Categorized | Arts & Culture

Best You’ve Never Heard: RBLS

[hip4]What is a rebel? Most would describe this word as an individual that never conforms to the “normal” ways of life. A group of four young men from Detroit take this word and make it into a revolutionary title for their very own hip-hop group that does anything but conform to the established convention of today’s music. That title is the group known as Rhyme Beats Life Soul, or RBLS.
What’s in a Name?
The revolution began in the summer of 2007, when the four college students came together and began to embrace not only their love for hip-hop music, but their hunger for a revolution in this genre. Together, Brandon McGhee, Desmond Hunter, Donovan Demberry and Preston Jones became the group known as RBLS. All the members managed to not only pursue their talents in music, but stay grounded in their studies as well. Jones is a junior attending Wayne State University where he studies psychology; Brandon is a junior attending Eastern Michigan University, studying business; graduating senior Donovan studies English, and junior Desmond is studying business at Bowling Green University. With all of them in different locations and studying a range of topics, how did such a name become the foundation for a hip-hop group?
“Donovan actually came up with the name,” Jones said. One of the inspirations behind the name is a legendary hip-hop group known as A Tribe Called Quest. “There was an album that they came out with early on that inspired our name,” Brandon said. “The album was called Beats, Rhyme, Life, and we rearranged the letters and just happened to put the ‘s’ at the end for soul.”
The Sound of a Revolution
[goal]The men of RBLS pride themselves on not sounding like the typical hip-hop group. “Nowadays, people say that hip-hop is dead,” Demberry said. “Our goal as a group is to see to it that we revolutionize hip-hop for not only our generation but generations to come as well.” So who or what is it that inspires such a goal? The group agrees artists such as Lupe Fiasco, A Tribe Called Quest, MF Doom and Wu Tang Clan have laid a foundation that is sometimes hard to recognize with all the various sounds of hip-hop today. Even issues such as never having a father at home, troubled families and friends, societal ills of African Americans, propaganda and girlfriends have also inspired the lyrics of the group’s songs. Historical individuals such as W.E.B. DuBois, Malcolm X, Huey P. Newton and the Black Panther Party, and even Prince Machiavelli of England, have found their way to the hearts and souls of these four young men and have inspired them to let their lyrical content uplift the soul and not constantly conform to what is considered “normal.” “There was actually nothing normal about those individuals,” Jones said. “They saw changes that needed to be made and unlike the normal person, they decided to find the courage to make those changes become a reality.”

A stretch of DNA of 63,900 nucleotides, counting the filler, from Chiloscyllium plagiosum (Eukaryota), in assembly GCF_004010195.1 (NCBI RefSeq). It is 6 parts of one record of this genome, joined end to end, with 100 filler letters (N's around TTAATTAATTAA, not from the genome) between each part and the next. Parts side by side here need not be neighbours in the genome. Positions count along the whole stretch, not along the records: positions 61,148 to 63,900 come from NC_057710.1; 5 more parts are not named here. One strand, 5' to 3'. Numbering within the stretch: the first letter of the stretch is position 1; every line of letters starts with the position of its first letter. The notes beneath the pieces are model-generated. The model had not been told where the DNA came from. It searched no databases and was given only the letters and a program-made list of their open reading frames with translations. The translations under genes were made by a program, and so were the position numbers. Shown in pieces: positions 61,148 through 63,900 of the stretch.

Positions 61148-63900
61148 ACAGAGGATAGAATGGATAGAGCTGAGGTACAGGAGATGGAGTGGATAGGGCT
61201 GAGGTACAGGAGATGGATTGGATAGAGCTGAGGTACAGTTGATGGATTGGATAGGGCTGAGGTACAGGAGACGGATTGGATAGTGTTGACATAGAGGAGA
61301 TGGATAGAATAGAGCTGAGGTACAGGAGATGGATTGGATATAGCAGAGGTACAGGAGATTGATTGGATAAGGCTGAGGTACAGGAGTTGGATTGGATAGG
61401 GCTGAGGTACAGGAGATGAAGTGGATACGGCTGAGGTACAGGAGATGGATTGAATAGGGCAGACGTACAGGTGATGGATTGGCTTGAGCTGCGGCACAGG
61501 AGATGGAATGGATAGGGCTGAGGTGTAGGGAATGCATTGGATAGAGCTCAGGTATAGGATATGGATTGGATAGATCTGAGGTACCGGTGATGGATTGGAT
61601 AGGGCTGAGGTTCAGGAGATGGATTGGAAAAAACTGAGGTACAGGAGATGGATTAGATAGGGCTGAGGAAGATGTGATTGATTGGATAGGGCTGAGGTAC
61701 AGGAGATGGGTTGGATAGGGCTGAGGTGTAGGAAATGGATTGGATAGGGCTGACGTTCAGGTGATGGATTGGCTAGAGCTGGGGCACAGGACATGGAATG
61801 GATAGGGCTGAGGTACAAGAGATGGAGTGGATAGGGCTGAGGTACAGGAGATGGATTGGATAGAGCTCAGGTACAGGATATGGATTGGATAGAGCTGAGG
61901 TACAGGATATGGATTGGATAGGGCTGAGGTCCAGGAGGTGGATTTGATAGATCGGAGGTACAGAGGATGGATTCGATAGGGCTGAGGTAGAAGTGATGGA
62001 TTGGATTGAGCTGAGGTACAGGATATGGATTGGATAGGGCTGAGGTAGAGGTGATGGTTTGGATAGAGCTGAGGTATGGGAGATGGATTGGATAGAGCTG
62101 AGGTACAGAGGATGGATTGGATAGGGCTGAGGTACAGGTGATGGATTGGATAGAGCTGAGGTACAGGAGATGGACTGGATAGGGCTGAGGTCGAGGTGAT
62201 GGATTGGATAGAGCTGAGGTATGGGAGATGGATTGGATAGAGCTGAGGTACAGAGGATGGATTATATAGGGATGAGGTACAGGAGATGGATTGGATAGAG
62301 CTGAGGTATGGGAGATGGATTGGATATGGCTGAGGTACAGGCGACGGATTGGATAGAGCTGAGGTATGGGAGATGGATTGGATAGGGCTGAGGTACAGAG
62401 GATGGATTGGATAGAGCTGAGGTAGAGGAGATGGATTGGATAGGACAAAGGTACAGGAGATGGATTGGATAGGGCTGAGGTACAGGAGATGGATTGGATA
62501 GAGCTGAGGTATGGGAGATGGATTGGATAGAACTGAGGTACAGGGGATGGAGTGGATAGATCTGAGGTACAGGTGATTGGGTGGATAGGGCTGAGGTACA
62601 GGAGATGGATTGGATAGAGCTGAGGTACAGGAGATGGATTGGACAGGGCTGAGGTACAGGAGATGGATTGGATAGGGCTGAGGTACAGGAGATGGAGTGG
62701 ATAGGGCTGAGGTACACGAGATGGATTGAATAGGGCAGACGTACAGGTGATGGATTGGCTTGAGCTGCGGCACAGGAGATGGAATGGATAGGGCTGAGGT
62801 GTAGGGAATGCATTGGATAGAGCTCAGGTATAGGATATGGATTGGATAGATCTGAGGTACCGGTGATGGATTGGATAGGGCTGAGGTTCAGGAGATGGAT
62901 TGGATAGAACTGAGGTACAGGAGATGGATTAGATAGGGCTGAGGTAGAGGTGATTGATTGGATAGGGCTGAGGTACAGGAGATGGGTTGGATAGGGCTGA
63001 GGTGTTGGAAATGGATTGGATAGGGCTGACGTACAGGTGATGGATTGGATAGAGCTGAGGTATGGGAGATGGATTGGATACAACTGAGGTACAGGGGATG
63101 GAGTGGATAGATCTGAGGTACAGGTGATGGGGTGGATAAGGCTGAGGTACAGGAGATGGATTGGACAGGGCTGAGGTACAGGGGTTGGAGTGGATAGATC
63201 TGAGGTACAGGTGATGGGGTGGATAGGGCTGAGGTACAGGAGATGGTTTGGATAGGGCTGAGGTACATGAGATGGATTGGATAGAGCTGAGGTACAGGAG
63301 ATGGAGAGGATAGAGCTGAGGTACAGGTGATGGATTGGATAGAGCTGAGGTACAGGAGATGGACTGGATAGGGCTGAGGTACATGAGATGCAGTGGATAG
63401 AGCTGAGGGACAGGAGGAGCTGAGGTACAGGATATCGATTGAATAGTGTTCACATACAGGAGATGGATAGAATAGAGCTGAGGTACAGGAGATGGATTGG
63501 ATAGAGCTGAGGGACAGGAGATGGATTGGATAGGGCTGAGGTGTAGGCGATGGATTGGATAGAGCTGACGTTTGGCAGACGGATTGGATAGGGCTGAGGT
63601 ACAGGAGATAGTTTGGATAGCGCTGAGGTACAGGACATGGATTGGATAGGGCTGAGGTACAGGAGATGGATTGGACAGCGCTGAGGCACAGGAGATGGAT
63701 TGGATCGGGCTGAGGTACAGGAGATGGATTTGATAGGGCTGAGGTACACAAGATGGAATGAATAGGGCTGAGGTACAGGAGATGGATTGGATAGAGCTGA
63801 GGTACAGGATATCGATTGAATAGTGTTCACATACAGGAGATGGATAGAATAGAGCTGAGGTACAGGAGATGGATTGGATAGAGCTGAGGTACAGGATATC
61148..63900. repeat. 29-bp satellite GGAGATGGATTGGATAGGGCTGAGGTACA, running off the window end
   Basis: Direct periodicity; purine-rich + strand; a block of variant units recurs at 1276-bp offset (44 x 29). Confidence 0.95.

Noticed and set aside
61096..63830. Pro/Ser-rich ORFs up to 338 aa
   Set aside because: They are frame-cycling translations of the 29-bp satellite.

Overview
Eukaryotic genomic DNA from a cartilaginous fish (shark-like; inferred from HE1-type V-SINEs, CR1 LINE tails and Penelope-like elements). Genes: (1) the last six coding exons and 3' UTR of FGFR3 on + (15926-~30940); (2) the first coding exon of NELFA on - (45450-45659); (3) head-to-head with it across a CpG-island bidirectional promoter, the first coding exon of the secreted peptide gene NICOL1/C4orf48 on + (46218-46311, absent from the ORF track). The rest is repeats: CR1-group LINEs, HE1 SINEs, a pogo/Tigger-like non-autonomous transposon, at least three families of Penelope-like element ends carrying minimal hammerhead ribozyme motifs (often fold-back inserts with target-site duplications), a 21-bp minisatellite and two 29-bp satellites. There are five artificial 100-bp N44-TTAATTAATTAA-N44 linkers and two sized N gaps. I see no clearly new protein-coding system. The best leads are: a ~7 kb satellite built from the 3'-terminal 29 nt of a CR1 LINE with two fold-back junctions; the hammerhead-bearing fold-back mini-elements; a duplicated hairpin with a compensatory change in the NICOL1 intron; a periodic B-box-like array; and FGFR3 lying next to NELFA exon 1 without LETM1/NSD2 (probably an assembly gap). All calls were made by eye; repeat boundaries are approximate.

One of the songs RBLS has found to receive the most popularity among fans is titled “Much More.” This track is not their original production, yet is more stylistic on delivery. By original production, the group explained on a mix tape, a person puts out new songs where they only construct their own lyrics and put them to someone else’s instrumental. Jones and McGhee wrote this particular track. “Brandon actually outshines me on this track,” Jones said. “While my portion of the song tells more of a story, Brandon’s portion is what I call word play.” This song undeniably has a great deal of emotion behind it, because the lyrics outline the life of Jones and McGhee’s outlook on the changes that need to take place amongst African Americans today. Some of the mentioned changes among African Americans were social changes such as allowing your true self to shine and not to conform to how society defines you. “The title is ‘Much More’ because this track implies that there is so much more to life than what is simply on this track,” Preston said. Listeners will agree this song will have them wanting to hear much more from RBLS. [rbls2]